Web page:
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Politics

Jana Gana Mana (India’s National Anthem) – An Inferential Linguistic Analysis

Jana Gana Mana is India’s national anthem written in Sanskrit by poet Rabindranath Tagore (Nobel Prize Winner. Attached is an inferential linguistic analysis of the National Anthem. Also is a brief description of the making of the Anthem around King George 5ths visit to India.

Jana Gana Mana was written by the poet Tagore. So with what intention did Tagore compose this song? It did go on to be honored as the national anthem.What are the hidden undertones of this song?

Now the situation for the making of Jana Gana Mana is best explained by this link

http://www.cs.brockport.edu/~smitra/janaganamana.html

To quote:
“… surrounds the 1911 visit to India by King George V. To commemorate the $occasion, the Indian National Congress (INC) approached Tagore for a poem of welcome. As Yeats (his Irish admirer of many years) recalled later, Tagore was deeply troubled by the assignment. Early one morning, he composed a very beautiful poem and handed it over to his colleagues. He suggested that it was a poem addressed to God, and that they should give it to the Congress people.

At the Calcutta Congress session which began on December 16, 1911, the second day was apparently devoted entirely to welcoming King George V. Jana Gana Mana was sung on this occasion. Thereafter, the newspaper reports maintained that it was sung as a salute to the King Emperor (George V). Since Tagore did not immediately refute the allegation, the perception spread that the song was a eulogy to the monarchy”

From this I infer that Tagore being very soft hearted and compliant complied with the wishes of the INC and composed a song and handed it over to the INC. He also suggested that it be sung for god while knowing heart of heart that it will ultimately be sung for George. Here is where the beauty of the poet Tagore shines through.

The translation given in the following link will be made use of.

http://www.itihaas.com/modern/anthem.html

Line 1:Jana-gana-mana-adhinayaka, jaya he Bharata-bhagya-vidhata

Translation: Thou art the ruler of the minds of all people,
dispenser of India’s destiny.

Linguistic Inference: So are you, George really the ruler of the people as well as the minds of the people of Bharat? If yes then accept this praise. If no then this praise is intended for the real ruler of the minds of all the people of Bharat.

Line 2: Punjaba-Sindhu-Gujarata-Maratha, Dravida-Utkala-Banga

Translation: Thy name rouses the hearts of Punjab, Sind,Gujarat and Maratha.

Linguistic Inference: Now here Tagore states that your name rouses the hearts of Punjab, Sindhu, Gujarat and Maratha. Did George’s name really resound in Punjab, Sindhu, Gujarat and Maratha? If not then whose names
resounded in these provinces in those times? The plain answer is your ancestors’ names. But are these names really your ancestors’ or are they god’s names? I will sample a few of the most popular Indian names to show you what I mean.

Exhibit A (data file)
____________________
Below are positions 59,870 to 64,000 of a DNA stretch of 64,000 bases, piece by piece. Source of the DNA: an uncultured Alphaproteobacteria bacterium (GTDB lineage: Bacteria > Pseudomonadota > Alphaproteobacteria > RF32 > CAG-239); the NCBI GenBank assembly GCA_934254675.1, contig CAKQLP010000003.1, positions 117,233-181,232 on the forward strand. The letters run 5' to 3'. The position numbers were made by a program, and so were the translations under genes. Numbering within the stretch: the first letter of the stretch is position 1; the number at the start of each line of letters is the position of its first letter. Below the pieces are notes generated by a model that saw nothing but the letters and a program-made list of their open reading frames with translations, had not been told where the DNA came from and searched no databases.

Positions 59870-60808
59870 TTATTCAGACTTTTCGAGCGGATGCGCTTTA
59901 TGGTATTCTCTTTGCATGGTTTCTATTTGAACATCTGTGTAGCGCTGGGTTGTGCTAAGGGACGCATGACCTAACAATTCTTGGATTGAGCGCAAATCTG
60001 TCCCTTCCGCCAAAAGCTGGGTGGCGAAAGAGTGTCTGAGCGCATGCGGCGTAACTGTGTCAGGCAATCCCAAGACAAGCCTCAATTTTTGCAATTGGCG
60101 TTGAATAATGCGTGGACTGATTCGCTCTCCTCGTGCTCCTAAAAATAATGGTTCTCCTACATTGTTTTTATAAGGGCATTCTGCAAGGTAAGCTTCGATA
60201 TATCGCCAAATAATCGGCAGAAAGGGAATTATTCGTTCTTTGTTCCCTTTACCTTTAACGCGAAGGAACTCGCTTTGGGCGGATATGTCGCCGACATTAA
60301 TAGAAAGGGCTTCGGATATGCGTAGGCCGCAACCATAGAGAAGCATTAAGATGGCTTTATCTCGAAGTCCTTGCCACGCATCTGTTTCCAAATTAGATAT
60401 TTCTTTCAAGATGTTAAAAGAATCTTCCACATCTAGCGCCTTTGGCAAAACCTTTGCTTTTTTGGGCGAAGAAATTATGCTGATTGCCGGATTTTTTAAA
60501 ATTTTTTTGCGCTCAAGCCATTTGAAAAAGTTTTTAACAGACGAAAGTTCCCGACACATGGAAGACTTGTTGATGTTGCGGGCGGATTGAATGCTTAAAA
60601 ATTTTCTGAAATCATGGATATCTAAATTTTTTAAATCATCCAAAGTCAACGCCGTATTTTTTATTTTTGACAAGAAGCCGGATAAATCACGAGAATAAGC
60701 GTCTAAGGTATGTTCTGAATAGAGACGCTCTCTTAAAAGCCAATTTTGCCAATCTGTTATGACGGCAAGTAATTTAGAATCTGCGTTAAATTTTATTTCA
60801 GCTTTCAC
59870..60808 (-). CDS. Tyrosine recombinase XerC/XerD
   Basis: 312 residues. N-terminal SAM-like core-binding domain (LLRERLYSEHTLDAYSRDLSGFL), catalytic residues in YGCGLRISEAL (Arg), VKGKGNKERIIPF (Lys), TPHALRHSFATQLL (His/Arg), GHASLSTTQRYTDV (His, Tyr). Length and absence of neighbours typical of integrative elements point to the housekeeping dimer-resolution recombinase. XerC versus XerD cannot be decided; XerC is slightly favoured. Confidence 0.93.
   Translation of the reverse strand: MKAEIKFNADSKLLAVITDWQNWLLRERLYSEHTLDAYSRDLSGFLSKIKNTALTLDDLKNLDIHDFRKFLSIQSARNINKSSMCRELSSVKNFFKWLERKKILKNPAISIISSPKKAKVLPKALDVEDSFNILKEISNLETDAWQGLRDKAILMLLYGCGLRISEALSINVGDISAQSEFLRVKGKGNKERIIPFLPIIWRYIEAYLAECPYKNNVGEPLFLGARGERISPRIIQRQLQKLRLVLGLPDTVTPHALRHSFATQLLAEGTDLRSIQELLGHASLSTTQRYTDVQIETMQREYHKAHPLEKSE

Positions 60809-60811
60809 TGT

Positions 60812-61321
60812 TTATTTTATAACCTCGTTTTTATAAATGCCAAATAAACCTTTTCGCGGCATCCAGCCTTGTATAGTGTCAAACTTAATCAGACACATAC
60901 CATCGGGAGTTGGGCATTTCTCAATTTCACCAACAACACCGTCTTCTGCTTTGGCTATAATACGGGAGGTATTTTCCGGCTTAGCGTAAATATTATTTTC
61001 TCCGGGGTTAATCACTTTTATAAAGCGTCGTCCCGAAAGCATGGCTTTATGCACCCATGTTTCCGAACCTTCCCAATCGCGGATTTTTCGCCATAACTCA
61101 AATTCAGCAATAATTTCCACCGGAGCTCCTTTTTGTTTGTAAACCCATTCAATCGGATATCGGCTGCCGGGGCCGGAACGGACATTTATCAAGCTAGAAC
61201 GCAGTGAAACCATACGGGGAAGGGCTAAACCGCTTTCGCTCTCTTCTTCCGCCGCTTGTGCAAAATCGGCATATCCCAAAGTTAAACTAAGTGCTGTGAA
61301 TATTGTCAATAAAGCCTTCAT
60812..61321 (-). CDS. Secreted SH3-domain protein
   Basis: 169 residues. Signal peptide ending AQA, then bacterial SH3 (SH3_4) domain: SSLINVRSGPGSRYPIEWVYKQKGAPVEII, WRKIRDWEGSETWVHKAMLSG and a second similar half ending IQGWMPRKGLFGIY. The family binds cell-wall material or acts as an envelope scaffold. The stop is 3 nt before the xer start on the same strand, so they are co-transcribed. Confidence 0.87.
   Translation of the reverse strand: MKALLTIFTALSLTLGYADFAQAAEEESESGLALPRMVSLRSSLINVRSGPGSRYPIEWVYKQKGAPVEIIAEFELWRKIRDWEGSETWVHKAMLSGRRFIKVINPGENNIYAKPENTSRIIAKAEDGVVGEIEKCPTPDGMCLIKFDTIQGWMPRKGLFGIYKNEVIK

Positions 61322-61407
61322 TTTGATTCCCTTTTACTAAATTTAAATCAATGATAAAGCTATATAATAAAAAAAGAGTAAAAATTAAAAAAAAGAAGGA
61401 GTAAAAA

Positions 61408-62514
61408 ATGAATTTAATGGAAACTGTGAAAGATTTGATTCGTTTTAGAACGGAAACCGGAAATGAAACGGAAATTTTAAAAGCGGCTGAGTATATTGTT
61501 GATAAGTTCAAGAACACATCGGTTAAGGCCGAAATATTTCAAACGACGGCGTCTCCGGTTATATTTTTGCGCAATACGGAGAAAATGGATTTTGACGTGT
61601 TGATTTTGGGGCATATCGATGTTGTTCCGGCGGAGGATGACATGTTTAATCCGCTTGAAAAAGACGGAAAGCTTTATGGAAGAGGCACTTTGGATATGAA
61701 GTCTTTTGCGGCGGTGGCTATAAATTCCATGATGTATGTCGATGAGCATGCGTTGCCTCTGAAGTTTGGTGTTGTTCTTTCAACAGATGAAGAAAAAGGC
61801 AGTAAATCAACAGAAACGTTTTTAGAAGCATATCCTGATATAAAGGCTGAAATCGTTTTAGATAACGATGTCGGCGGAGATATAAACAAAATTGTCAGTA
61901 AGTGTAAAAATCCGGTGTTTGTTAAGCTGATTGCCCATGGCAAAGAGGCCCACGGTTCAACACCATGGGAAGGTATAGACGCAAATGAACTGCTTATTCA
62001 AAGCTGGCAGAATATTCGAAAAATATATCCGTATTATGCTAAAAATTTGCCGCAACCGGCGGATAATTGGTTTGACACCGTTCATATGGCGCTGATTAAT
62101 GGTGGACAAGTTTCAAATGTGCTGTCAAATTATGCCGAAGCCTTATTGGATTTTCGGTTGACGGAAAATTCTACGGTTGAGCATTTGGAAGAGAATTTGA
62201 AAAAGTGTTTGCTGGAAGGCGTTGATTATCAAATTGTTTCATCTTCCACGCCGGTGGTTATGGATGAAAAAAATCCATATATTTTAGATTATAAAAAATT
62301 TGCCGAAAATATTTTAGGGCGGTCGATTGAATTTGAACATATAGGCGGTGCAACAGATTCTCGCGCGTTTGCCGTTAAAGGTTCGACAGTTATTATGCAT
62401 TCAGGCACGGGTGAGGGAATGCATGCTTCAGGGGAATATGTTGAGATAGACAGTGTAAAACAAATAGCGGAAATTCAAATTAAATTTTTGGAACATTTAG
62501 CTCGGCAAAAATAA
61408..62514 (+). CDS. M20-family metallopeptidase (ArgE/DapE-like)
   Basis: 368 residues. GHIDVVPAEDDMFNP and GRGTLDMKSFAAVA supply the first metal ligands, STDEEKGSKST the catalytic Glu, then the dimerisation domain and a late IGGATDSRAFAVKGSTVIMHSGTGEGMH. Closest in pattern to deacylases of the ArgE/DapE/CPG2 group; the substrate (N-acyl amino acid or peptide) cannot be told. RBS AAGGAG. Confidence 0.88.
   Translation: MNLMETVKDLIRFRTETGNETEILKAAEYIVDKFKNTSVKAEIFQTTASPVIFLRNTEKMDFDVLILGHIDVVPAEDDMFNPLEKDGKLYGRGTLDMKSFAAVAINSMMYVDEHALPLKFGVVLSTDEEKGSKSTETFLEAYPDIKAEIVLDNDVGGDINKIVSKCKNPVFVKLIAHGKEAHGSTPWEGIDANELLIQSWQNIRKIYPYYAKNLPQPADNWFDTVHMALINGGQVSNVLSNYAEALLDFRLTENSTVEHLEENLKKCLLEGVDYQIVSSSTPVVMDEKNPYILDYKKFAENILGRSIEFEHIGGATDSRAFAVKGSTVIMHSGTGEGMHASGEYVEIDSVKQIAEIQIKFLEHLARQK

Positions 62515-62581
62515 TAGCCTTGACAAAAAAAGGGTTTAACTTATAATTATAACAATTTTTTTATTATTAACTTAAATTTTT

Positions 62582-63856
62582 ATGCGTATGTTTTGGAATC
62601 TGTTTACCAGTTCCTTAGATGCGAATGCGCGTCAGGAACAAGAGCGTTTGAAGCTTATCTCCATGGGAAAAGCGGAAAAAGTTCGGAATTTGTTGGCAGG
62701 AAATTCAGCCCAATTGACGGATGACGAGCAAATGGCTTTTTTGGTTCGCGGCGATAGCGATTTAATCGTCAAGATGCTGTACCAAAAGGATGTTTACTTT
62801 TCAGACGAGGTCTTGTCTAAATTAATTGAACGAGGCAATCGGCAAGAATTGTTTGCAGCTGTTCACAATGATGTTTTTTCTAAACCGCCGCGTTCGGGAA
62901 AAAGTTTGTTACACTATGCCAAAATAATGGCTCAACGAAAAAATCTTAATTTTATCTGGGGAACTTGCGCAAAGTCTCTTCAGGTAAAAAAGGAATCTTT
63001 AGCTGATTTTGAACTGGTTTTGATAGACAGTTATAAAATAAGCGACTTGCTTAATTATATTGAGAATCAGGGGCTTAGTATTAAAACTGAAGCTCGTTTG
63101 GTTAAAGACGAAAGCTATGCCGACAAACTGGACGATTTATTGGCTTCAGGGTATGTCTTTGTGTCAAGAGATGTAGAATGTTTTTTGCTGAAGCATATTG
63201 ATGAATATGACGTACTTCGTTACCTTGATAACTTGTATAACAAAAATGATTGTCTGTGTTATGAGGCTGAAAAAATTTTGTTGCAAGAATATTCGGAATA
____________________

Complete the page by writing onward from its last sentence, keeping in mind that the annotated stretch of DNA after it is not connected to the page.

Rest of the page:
God’s incarnations names: Ram, Aniruddha, Narayana, Venkat ,Vishnu, Srinivas, Raghavan, Parashuram…..

God’s devotees’ names: Gaurang, Arjun,Parth, Joseph, Chaitanya, Gabriel, Sai, Karthik, Gandharv, Harkirat,Mitrabhanu….

God’s attributes names: Venu, Murali, Pankaj, Majid, Piyush, Rajeev, Kaustub…..

These are the names that “rouse the hearts of Punjab, Sind, Gujarat, Maratha, Dravida-Utkala-Banga”. Not to say that there are’nt any mundane names in India that do not have a direct reference to God but the names mentioned above are by far the most popular names in India.

Line 3: Vindhya-Himachala-Yamuna-Ganga Uchchala-Jaladhi-taranga Tava shubha
name jage Tava shubha asisa mage.

Translation: It echoes in the hills of the Vindhyas and Himalayas, mingles in the music of Jamuna and Ganges and is chanted by the waves of the Indian Sea.

Linguistic Inference: “Tava shubha name jage Tava shubha asisa mage” Your auspicious names echo in the hills of the Vindhyas and Himalyas, mingle in the music of Jamuna and Ganga and are chanted by the waves of the Indian Sea.

Line 4: Gahe tava jaya gatha

Translation: They pray for thy blessing and sing thy praise.

Linguistic Inference: So in this line they pray for your blessing and sing your praise (unknowingly
or knowingly they chant your names and are blessed.)

Line 5: Jana-gana-mangala-dayaka jaya he Bharata-bhagya-vidhata

Translation: The saving of all people waits in thy hand,thou dispenser of
India’s destiny.

Linguistic Inference: “The saving of all people waits in thy hand, thou dispenser of India’s destiny”.
Saving from what; what will George save us from? So this is a direct reference to God not George. The saving of all people waits in your hand God. You who can dispense with India’s destiny.

Line 6: Jaya he, jaya he, jaya he,Jaya jaya jaya, jaya he!

Translation: Victory, victory, victory to thee

Purport and intention: Obvious statement stating victory for God.

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  • maria vittoria

    Hi!
    I am an italian student and I’m working on my thesis project.
    I’m studying international relationship and I’m interesting in India’s history. I’d like to write something about British colonization of India, about the independence of India and I’d like to talk about the disputed meaning of”Jana Gana Mana”. Can you help me with some information about this text, or can you suggest me some books about this topic?
    This is my e mail address : m.vittoria_89@hotmail.it
    You can write me there.
    Thank you!
    Maria Vittoria

  • ragesh

    If we need to praise someone, we’ve to do that in a language that is understood by that very person. Sanskrit wasn’t known to britishers…why would Tagore use Sanskrit to praise them? He was a learned person and would have known english. Food for thought! p1ease reply!